Review: Cardfight!! Vanguard

Cardfight!! Vanguard is a Japanese Anime Series /Manga / Trading Card Game construct love-child of Bushiroad head Takaaki Kidani, YU-Gi-Oh artist Akira Ito and Dual Masters TCG Satoshi Nakamura. Anime and Manga I have to admit, doesn’t keep my water going vessel buoyant. So having never seen the T.V. series or laid eyes on the comic I’m approaching this review of the tie in Trading Card Game on it’s own merits as a self contained game and not as one leg of a marketing machine tripod.

Developer: Bushiroad

Publisher: Bushiroad

Release Date: Available Now

BRB-Score-3

First let it be said that I’m a regular Magic: the Gathering player, owning five or six thousand cards both in real life and Online, not to mention every Planeswalker release, so I appreciate a good trading card game and I think I am going to find it hard to keep the comparisons away from the review but I will try!

Cardfight!! Vanguard needs 2 players and although you can construct your own decks you can also purchase ready to play pre-constructed decks known as “trial” decks. The three decks I was given for review had wonderful enthusiastic text and graphics on them, for example the “Slash of the Silver Wolf” trial deck urges you to “Slash open the path to glory”, while another deck was almost Pythonesque in title “The Golden Blade which cuts through darkness”  (which I interpreted instantly as – your majesty is like a stream of bat’s piss…)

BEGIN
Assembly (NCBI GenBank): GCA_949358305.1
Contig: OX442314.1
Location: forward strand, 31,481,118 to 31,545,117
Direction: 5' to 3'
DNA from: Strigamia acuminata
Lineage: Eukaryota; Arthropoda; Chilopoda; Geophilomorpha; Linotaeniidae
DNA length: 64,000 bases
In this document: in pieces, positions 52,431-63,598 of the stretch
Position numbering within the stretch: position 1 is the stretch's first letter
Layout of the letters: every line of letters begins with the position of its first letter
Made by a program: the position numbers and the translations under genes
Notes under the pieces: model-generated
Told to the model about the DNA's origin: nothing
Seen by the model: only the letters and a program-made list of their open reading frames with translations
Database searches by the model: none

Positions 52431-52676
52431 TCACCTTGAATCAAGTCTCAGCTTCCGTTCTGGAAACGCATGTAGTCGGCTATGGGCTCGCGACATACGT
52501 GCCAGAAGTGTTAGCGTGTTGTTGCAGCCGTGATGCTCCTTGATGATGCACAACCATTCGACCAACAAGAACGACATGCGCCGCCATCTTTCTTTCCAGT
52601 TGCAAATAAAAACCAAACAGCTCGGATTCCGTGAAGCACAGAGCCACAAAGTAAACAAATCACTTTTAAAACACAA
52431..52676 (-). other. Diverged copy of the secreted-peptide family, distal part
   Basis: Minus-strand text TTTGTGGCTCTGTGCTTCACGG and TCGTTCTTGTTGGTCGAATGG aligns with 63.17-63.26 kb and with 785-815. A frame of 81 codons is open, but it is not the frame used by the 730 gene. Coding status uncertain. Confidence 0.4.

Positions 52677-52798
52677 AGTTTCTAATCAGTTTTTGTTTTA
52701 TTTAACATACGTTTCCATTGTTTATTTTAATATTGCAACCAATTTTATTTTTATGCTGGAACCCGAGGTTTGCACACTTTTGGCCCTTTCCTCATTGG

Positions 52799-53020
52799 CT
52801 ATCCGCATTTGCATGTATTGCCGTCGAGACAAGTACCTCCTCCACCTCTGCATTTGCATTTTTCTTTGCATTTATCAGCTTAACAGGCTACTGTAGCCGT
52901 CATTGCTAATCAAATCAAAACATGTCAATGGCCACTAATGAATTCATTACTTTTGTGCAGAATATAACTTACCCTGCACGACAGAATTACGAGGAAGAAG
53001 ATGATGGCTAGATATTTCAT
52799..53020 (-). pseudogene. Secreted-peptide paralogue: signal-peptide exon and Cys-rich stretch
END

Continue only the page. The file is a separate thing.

2013-03-25 12.27.27

Your starting hand is 5 cards, and one Mulligan or redraw is allowed if your feel your hand isn’t worthy. The basic layout is that you can potentially have 2 rows of 3 cards with the middle front card being the Vanguard which can be any level 0 unit – units range from 0 to 3 – chosen from your deck at the beginning of the game and placed face down on the playing area. When both players are ready the Vanguards are revealed and play begins. You can only attack with units in the front row and the card that is the Vanguard can be boosted or “ridden” once a turn by a unit that is of equal level or 1 higher.  The other units are considered a back guard, primarily used for boosting and defending. Each set also comes with a handy fold-out playing mat, helping a noob like myself define card placement and stack areas.

The deck must consist of 50 cards and is subject to a number of unit constraints. It can not contain more than 4 of any one card, it must contain exactly 16 trigger units – these units trigger an action above and beyond their other abilities such as healing and this is denoted by a icon in the top right of the card, and optionally it may only contain 4 cards with Heal trigger and 4 cards with the Sentinel skill. The other 36 cards are considered normal units.

 

Basic card layout

The Anatomy of a Card

The cards themselves are visually a little busy and at first glance seem to be cramming a LOT of information into such a small space, but basically there are three numbers to consider. Grade – the level of the card, which determines what extra cards it can ride or call. Power – the units strength in combat. This is compared to your opponents to determine whether an attack will hit. Shield – a measure of defense when the unit is acting as a guardian, some units have none.

The main victory condition is that you have to inflict 6 damage or hits to your opponent’s Vanguard and in this game damage is represented by how many cards are in the “Damage Zone”. If a player has 6 or more cards in their “Damage Zone” they lose. Also if a player has no cards left in their deck at any time they lose.

Like any Trading Card Game play is broken into phases and I’ve tried to keep the following simple (no really, I have) as to give the general gist;

Stand and Draw: ready up any cards turned sideways (tapped or rested) from the previous round and draw a card from your deck.